Guest Blogger: Meg Sanders
As a newly certified group fitness instructor, I have been learning a lot about the tried and true exercises of the trade. I have narrowed down this extensive repetoire to just five of what I think are not only the simplest, but also the most effective. The best part if that they require no weights, machines or special equipment and they can be done anywhere!
PlanksPlanks are a great way to strengthen and build endurance in your core, abdomen and lower back. Here is how to do a perfect plank:
Lie face down resting on your forearms with palms flat on the floor. Raise your body up so that only your elbows and toes are touching the floor. Maintain a flat back in a straight line from head to toe. Avoid letting your lower back sag or rise into the air by contracting your abs. Hold for 30 to 60 seconds and repeat 2-4 times. The stronger you get, the longer your hold should be.
Push-UpsYes, push-ups are one of the oldest exercises, but they remain one of the best, no matter how much we hate them (OK, I’ll speak for myself here – I hate them!). Push-ups are a great way to strengthen your shoulders, arms, abs and upper back. (By the way, planks and push-ups work in tandem, each helping you perform the other one better so use that as motivation to do them both!)
As with planks, good form is imperative for performing push-ups. Keep a straight back, tight abs and butt and try to maintain continuous movement and full extension of the arms. To work more on chest, place your hands wider than shoulder-width; to focus more on your back and triceps, bring your hands closer together and form a triangle with thumbs and index fingers. If a full push-up is too difficult, do a modified push-up by dropping your knees to the floor until you build up your strength. Shoot for 10-15 consecutive push-ups.
Doing dips are one of the best ways to tone the back of your arms. You can use a chair, bench or any other stable piece of furniture or object. Place your hands behind you, fingers facing forward, on the chair (or other object). Elbows should be pointed straight back and at a 90 degree angle at starting position. Lower your hips down toward the floor/ground and raise your body back up without locking your elbows. Bending your knees is a good way to start, but work up to keeping your legs extended straight in front of you or, place feet on a second raised piece of furniture/object.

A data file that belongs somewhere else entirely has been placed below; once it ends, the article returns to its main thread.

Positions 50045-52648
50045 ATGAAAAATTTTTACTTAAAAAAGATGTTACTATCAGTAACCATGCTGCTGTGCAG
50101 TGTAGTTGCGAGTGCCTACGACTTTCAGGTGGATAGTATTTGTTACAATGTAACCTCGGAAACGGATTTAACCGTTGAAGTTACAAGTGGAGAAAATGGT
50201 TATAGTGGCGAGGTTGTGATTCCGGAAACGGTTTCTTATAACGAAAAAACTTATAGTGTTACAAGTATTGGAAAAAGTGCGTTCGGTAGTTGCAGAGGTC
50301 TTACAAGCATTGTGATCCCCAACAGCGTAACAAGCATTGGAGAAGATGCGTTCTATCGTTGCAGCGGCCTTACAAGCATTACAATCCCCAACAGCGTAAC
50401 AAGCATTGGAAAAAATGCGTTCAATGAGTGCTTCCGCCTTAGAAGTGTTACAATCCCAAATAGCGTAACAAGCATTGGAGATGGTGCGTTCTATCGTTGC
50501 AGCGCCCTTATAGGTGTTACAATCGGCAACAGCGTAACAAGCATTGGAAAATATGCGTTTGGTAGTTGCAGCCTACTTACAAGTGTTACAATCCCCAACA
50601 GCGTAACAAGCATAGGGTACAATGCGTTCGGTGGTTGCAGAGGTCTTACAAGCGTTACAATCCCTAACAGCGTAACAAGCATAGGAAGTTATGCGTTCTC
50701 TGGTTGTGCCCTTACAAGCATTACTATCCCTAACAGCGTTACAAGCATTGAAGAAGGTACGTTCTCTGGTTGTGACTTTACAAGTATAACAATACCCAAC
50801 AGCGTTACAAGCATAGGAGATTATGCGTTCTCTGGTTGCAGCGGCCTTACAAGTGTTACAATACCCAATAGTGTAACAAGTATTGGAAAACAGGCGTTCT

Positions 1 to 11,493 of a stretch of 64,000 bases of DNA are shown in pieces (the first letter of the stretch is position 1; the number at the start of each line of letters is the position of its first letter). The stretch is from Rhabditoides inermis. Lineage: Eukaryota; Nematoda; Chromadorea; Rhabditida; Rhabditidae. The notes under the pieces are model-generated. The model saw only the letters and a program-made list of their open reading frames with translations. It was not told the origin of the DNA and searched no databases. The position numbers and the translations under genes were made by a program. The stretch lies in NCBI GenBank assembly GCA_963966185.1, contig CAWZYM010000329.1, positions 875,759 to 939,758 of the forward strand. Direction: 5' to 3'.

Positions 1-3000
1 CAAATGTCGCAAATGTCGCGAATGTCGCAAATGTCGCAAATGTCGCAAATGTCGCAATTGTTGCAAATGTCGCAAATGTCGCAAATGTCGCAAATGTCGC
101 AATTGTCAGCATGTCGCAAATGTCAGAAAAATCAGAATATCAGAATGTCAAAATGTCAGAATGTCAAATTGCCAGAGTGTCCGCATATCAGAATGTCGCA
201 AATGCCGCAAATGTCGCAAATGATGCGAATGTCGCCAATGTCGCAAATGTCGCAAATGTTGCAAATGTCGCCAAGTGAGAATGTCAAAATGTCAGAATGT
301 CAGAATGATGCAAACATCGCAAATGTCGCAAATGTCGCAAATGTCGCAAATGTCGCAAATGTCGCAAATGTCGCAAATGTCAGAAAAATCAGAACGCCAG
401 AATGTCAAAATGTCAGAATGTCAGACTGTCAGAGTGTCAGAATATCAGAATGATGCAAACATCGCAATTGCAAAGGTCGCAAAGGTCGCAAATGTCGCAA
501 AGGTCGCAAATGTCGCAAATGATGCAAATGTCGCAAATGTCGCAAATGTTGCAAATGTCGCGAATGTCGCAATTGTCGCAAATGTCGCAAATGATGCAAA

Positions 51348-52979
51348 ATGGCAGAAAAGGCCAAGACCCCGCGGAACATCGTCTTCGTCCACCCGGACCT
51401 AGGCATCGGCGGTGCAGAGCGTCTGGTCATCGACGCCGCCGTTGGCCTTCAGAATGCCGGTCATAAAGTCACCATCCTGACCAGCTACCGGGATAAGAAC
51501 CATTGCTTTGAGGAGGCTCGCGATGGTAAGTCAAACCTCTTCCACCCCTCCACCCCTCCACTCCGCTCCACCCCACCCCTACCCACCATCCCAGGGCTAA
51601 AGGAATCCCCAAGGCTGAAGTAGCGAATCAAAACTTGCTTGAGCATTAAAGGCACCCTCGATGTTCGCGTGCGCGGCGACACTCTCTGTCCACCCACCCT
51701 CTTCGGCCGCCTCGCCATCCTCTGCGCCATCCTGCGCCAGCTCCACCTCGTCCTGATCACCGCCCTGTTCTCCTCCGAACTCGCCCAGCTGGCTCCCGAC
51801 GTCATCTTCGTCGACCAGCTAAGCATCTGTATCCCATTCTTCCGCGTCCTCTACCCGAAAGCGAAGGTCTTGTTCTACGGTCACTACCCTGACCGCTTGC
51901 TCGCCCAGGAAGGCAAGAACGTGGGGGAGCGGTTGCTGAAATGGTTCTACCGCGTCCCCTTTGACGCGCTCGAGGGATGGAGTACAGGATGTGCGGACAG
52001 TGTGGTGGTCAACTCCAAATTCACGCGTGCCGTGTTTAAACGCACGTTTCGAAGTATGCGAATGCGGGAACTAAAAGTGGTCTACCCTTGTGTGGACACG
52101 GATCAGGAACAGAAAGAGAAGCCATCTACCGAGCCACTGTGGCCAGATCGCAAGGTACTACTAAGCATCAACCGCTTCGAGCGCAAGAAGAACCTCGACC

Step-upsI love step-ups because there are so many variations. They work your glutes, hamstrings and quads simultaneously and can be modified by adding height to the step or by holding weight. Like dips, you can use a bench, wall, chair or even a large rock, as my sister and I did recently in Montana (the same large rocks I ran into with a pickup truck towing 4 horses in a trailer, but that’s a different story). You can perform step-ups by keeping one foot on the bench and stepping up and on with the opposite or by alternating each time. If doing step-ups with one leg, you can add a knee lift after stepping up, pulling your knee up to your chest. For a more intense challenge, jump on and off the bench with both feet at the same time.
BurpeesIf there is one exercise I dislike as much, or more than, push-ups, it’s this one. But it is also probably the best total body strengthening and conditioning exercise there is. You’ll feel these in your chest, arms, shoulders, quads, hamstrings and core. Start in a squat position with your palms on the floor in front of you. Next, kick your feet back behind you so that you are in a push-up position and immediately bring your feet back underneath your torso into the squat position. Jump to a standing position and raise your arms straight above your head. Immediately continue with the next rep.
These exercises are also a great way to measure your progress – give yourself a monthly fitness test by doing as many repetitions of each as you can in one minute and track your results (for the plank, hold it as long as you can).
Thanks for all the great tips, Meg!
Photos: Google Images